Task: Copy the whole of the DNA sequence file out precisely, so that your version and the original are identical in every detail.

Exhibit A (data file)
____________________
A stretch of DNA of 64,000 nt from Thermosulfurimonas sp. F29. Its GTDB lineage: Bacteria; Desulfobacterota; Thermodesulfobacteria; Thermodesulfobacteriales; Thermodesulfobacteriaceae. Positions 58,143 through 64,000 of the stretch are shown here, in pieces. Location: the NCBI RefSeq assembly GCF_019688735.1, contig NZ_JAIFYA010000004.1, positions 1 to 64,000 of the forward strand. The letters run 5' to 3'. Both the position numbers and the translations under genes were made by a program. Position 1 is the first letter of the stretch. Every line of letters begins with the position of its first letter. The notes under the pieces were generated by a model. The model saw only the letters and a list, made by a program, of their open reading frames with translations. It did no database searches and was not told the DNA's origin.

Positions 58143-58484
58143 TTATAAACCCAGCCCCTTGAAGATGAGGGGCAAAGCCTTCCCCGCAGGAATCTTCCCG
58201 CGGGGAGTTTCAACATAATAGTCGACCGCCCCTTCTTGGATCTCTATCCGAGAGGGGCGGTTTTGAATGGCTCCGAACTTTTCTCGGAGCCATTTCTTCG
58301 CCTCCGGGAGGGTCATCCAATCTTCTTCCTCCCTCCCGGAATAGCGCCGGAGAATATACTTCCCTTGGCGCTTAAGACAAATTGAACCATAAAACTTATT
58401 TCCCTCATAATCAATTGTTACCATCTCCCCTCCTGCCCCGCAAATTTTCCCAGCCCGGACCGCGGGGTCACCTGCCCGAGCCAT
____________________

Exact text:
A stretch of DNA of 64,000 nt from Thermosulfurimonas sp. F29. Its GTDB lineage: Bacteria; Desulfobacterota; Thermodesulfobacteria; Thermodesulfobacteriales; Thermodesulfobacteriaceae. Positions 58,143 through 64,000 of the stretch are shown here, in pieces. Location: the NCBI RefSeq assembly GCF_019688735.1, contig NZ_JAIFYA010000004.1, positions 1 to 64,000 of the forward strand. The letters run 5' to 3'. Both the position numbers and the translations under genes were made by a program. Position 1 is the first letter of the stretch. Every line of letters begins with the position of its first letter. The notes under the pieces were generated by a model. The model saw only the letters and a list, made by a program, of their open reading frames with translations. It did no database searches and was not told the DNA's origin.

Positions 58143-58484
58143 TTATAAACCCAGCCCCTTGAAGATGAGGGGCAAAGCCTTCCCCGCAGGAATCTTCCCG
58201 CGGGGAGTTTCAACATAATAGTCGACCGCCCCTTCTTGGATCTCTATCCGAGAGGGGCGGTTTTGAATGGCTCCGAACTTTTCTCGGAGCCATTTCTTCG
58301 CCTCCGGGAGGGTCATCCAATCTTCTTCCTCCCTCCCGGAATAGCGCCGGAGAATATACTTCCCTTGGCGCTTAAGACAAATTGAACCATAAAACTTATT
58401 TCCCTCATAATCAATTGTTACCATCTCCCCTCCTGCCCCGCAAATTTTCCCAGCCCGGACCGCGGGGTCACCTGCCCGAGCCAT